Researchers call for new inquiry into Covid origins as WHO study was 'tainted by politics'
A joint China-World Health Organization (WHO) study into the origins of Covid-19 has provided no credible answers about how the pandemic began, and more rigorous investigations are required, a group of international scientists and researchers have said.
In an open letter, 24 scientists and researchers from Europe, the United States, Australia and Japan said the WHO study, published last week, was “tainted” by politics.
“Their starting point was, let’s have as much compromise as is required to get some minimal cooperation from China,” Jamie Metzl, senior fellow at the Atlantic Council think tank, who drafted the letter, told the Reuters news agency.
The letter said the study’s conclusions were based on unpublished Chinese research, while critical records and biological samples “remain inaccessible”.
The long-awaited WHO study concluded that the virus most likely emerged in an as-yet unknown animal before jumping into bats and then into humans. It said that, while possible, it is “extremely unlikely” that Sars-Cov-2 escaped from a lab.
However, Dr Tedros Adhanom Ghebreyesus, director general of the WHO, issued a rare rebuke to China for withholding information on the origins of the pandemic and warned that the investigation into a potential laboratory leak was “not extensive enough”.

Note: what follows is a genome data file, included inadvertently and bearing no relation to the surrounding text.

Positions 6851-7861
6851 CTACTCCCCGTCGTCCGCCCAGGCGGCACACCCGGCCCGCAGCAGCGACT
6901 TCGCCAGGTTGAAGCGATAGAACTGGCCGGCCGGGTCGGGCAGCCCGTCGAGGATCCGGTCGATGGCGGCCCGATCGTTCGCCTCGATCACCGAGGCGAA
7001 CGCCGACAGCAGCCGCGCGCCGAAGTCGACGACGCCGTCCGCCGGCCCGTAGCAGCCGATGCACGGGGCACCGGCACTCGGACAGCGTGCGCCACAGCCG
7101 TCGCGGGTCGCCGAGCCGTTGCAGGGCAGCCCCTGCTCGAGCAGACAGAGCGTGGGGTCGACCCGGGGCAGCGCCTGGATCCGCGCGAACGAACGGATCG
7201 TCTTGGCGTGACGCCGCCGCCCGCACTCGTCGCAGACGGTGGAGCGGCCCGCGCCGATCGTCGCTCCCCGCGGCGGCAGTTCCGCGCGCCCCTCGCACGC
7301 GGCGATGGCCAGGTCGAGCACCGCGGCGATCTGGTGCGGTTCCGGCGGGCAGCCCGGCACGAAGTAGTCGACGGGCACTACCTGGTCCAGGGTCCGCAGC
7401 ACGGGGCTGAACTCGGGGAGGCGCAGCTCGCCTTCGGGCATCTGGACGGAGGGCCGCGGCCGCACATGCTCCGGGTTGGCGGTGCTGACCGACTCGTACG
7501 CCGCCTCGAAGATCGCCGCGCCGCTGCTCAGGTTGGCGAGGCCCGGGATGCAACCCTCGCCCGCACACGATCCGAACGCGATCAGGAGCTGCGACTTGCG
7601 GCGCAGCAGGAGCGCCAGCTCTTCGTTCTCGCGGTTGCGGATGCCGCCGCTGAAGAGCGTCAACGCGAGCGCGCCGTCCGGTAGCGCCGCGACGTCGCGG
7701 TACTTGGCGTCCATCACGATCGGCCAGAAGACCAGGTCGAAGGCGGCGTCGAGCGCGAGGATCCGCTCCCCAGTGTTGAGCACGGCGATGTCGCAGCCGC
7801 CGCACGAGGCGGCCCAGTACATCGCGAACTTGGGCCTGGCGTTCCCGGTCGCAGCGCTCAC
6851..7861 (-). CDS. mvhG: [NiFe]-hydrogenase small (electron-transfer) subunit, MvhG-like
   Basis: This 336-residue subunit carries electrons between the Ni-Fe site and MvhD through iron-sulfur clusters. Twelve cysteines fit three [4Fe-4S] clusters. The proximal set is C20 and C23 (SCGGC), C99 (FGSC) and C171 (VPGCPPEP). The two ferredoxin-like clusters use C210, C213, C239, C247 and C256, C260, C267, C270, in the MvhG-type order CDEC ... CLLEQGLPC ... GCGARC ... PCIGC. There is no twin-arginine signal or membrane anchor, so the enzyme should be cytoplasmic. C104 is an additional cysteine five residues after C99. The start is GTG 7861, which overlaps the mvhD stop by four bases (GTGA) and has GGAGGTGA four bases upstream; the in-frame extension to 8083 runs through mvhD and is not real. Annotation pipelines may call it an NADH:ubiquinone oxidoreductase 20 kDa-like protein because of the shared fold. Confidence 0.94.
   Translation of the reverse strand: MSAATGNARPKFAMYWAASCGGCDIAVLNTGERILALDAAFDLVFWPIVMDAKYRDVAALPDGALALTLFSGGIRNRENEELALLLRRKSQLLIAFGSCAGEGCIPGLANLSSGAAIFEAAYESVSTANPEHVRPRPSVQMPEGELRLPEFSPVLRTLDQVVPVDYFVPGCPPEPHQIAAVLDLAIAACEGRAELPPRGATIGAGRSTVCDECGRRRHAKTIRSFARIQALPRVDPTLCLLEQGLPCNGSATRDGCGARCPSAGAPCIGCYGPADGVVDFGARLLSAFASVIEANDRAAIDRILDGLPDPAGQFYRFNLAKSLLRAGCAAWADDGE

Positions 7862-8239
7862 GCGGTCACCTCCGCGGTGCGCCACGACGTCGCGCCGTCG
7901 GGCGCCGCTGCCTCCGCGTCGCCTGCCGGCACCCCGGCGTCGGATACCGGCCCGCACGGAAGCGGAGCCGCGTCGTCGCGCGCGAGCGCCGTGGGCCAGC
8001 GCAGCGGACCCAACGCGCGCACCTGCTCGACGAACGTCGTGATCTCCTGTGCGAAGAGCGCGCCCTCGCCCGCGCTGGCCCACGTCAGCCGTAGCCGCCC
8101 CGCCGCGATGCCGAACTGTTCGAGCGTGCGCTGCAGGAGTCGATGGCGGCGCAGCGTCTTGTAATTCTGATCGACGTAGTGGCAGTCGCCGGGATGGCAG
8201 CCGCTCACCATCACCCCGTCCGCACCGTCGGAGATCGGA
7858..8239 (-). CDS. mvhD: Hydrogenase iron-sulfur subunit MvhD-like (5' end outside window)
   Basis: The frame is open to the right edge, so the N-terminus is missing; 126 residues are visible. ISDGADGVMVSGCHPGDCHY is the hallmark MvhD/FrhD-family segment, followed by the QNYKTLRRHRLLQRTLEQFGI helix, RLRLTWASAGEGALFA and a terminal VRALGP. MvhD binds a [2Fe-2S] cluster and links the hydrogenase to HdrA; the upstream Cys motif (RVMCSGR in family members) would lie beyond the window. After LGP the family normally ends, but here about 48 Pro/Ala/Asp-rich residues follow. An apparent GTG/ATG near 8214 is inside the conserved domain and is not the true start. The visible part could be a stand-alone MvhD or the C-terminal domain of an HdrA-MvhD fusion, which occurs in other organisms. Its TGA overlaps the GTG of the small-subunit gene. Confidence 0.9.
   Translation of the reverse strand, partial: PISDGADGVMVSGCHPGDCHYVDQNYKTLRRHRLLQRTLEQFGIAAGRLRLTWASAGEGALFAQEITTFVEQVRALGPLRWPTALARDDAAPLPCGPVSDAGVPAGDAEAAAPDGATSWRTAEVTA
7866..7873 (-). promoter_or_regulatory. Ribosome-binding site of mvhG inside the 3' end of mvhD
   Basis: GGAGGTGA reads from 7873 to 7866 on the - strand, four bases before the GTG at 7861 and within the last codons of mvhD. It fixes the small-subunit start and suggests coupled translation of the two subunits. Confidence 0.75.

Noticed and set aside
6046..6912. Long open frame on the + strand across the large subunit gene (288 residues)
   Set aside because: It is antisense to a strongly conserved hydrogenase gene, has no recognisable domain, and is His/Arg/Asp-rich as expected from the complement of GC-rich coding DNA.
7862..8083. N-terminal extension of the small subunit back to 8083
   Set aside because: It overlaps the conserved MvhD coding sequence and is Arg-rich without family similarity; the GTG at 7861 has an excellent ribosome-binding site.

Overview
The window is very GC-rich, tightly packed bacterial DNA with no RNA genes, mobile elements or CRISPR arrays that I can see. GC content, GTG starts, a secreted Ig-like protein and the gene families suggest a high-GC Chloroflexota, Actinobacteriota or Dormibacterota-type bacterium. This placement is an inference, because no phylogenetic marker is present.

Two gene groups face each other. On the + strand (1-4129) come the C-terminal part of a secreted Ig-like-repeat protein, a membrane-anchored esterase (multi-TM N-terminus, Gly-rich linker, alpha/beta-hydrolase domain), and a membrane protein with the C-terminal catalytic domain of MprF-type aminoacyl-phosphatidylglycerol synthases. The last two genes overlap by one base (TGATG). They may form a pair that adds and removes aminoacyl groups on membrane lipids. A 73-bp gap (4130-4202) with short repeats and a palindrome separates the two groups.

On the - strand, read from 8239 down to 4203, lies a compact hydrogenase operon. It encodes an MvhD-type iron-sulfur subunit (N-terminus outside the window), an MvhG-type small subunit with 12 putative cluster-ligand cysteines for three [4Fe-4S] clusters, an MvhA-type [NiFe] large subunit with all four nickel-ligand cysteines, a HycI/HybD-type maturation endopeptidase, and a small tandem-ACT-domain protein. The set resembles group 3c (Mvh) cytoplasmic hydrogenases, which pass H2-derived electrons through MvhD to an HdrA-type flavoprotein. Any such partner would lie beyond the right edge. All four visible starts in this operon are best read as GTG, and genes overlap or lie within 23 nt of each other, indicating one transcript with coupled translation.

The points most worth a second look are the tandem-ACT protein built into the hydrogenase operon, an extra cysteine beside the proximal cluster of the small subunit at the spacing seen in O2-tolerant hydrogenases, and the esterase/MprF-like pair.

The city where the virus first emerged is home to several high security labs – including China’s foremost zoonotic disease research centre, the Wuhan Institute of Virology – and rumours the virus escaped from here have circulated since the start of the pandemic.
In a statement to member states during a briefing on the WHO’s long-awaited report into how the virus emerged, Dr Tedros said investigators had reported difficulties in “accessing raw data” and “would benefit from full access to data including biological samples from at least September 2019”.
He said all hypotheses for how the virus emerged “remain on the table”.
Liang Wannian, China’s senior Covid-19 expert, said the focus should shift to other countries.
Mr Metzl said the world might have to “revert to Plan B” and conduct an investigation “in the most systematic way possible” without China’s involvement.
However, Dr Tedros also called for more studies to understand the earliest human cases and clusters which centred around the Huanan market in Wuhan, central China.
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